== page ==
Our experience, from the first day we walked into the hospital, was positive. Sure, I cried my eyes out after dropping him off each morning the first week. But, the comfort and support emitted from every single person I came in contact with was incredible and unexpected. I was handed a sheet of paper with direct phone numbers and contact names of anyone who would be with Austin. The director of the program insisted that I call at anytime to check in on him. And I did.
At the time Austin was admitted to MWPH, he was eating three foods, all puréed: bananas, avocados, and sweet potatoes. That. Was. It. If I didn’t smash banana enough, and he felt a chunk, he would spit the whole thing out. If the sweet potato wasn’t soft enough or the consistency wasn’t right, he wouldn’t eat it. And, he was only able to drink from a bottle, of which he only accepted his formula, rather than juice or water. At that point, we were helpless, and he needed more than anything we were able to provide him.
Once I was able to move beyond my sadness and guilt, and realize that Austin was there to learn how to eat, a skill he must have to survive, I quickly became extremely impressed with MWPH and the feeding program. It was clearly set up for success; detailed, organized, and an effective and thorough plan of action to help struggling children.
We met every other week with the entire team to discuss his status and development. Included in the team was a dietitian who was responsible for creating a menu that was safe for Austin and his food allergies. She handed me an extensive list of all foods they would be introducing to him. As a mom with a child with food allergies, it can be very scary navigating what foods he can and cannot eat. This resource was invaluable.
It took Austin about a week to adjust and separate from me without crying. He quickly began leading me toward the elevator and down the hall in the direction of the clinic. The program prides itself on routine, which it should, as I watched how it comforted Austin knowing exactly what he was supposed to do.
He learned that upon entering the clinic each day, he would be checked in by the nurse. Then, he would go to the playroom, interact with the staff in there, before a therapist would come in and get him for his first meal. Immediately exiting the playroom, he learned he needed to wash and dry his hands at the sink before eating, a habit we continue to implement in our home today.
As a parent, I had the luxury of sitting in the viewing room filled with computers linked to each feeding room. To have had the ability to not only watch my son on a screen, I was, also, able to observe the techniques and tactics the therapists used in each session. Following each meal, the therapist came in to meet with me to discuss the strategies used, what was effective, and what they may try differently in the next one. It was so incredible seeing the amount of time and effort each specialist put into Austin and his feeding.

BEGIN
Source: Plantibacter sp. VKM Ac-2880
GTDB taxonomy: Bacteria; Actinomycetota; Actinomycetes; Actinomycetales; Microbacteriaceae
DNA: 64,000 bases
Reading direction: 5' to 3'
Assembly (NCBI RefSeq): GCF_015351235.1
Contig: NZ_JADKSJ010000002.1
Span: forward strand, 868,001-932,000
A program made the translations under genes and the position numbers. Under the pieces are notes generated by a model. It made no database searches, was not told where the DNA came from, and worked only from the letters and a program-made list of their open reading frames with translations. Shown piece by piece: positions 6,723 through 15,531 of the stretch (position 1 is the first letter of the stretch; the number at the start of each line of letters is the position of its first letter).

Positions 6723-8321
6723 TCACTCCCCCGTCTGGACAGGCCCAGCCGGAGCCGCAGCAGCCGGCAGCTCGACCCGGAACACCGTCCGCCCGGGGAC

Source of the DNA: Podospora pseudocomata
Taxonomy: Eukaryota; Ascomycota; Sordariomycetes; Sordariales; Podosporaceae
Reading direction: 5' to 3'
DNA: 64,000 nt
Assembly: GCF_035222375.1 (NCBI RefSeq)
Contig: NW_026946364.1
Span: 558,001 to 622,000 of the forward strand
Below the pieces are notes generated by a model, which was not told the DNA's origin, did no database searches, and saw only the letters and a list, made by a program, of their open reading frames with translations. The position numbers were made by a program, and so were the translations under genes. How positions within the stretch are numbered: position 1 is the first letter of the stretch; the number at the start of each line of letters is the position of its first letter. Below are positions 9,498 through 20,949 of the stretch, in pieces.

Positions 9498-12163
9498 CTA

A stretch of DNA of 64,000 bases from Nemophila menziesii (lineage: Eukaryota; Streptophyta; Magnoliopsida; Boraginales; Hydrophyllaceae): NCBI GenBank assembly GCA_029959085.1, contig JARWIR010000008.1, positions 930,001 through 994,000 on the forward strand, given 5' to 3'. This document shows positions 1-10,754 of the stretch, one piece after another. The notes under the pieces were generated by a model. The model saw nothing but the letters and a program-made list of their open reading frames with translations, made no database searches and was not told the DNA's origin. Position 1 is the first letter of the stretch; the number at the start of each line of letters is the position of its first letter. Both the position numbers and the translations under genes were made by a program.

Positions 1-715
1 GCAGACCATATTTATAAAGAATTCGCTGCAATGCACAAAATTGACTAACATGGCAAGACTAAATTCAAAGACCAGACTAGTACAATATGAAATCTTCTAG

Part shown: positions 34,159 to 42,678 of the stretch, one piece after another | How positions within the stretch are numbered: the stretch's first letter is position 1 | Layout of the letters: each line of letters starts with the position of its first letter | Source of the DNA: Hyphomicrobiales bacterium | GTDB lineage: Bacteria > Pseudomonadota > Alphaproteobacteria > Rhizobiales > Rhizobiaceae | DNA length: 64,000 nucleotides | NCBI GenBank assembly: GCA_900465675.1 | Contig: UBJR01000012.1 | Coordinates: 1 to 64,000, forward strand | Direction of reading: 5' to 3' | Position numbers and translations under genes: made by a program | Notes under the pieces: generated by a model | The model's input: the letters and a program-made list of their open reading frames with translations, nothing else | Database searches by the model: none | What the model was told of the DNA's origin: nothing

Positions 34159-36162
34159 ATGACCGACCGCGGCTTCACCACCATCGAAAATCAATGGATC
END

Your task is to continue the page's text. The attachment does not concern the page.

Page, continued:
Each time I observed, I was mesmerized by their patience, success, and experience; whether it was an occupational therapist, speech language therapist, psychologist, or feeding specialist, each brought a different perspective and specialty to reach the ultimate goal of teaching Austin how to chew, eat, and swallow an array of textured foods to enable enough calorie intake that would allow him to grow and thrive. Not an easy task; that was for sure.
Let’s put it this way. By Friday of week one, Austin was taking bites of a hotdog. We were in such a dark place, that I looked at my husband and said, “If we walked away right now, we would get our money’s worth, and I’d feel Austin was a success.” To us, three bites of a hot dog was a miracle; an absolute life changer. How did he go from not chewing or eating anything to eating a hotdog?
And, that was the start of Austin’s road to recovery from his feeding disorder.
Austin’s issues were identified early enough to have enable treatment to work effectively. Though Austin’s condition was a physiological disorder, as a result of food allergies, he developed an intense fear of food. Similar to that of an eating disorder, Austin had negative associations with feeding. In essence, he not only needed to be taught the skill of eating, but needed help in connecting meal time with positive thoughts.
The six-week program far surpassed our expectations in terms of Austin’s success and the quality of the clinic and the professionals involved. I witnessed Austin’s transformation in his feeding ability and his personality. He added at least twenty new foods to his diet, some including turkey, potatoes, green beans, veggie chips, oranges, strawberries, and Chex cereal. He regained confidence, independence, and happiness. MWPH provided, literally, a life-changing experience for Austin and our family. Now, he is able to sit down at a family meal and enjoy foods that all of us are eating. His favorite drink is apple juice and he is drinking from a “big boy” cup. He will continue to evolve and come upon challenges, but I am confident that he will use the same determination and grit that he used to overcome his feeding disorder to fight through anything– just as I did after recovering from my eating disorder.
Today, our family has learned to adapt to this new lifestyle through the immense help and guidance from the staff at MWPH. Austin is thriving, and continuing to add more foods into his diet that he is able to eat. I, personally, have found a system that keeps him safe, yet, doesn’t deprive myself. We are thankful for all the support through such a challenging time. My hope is I can offer that to other parents and families experiencing similar issues.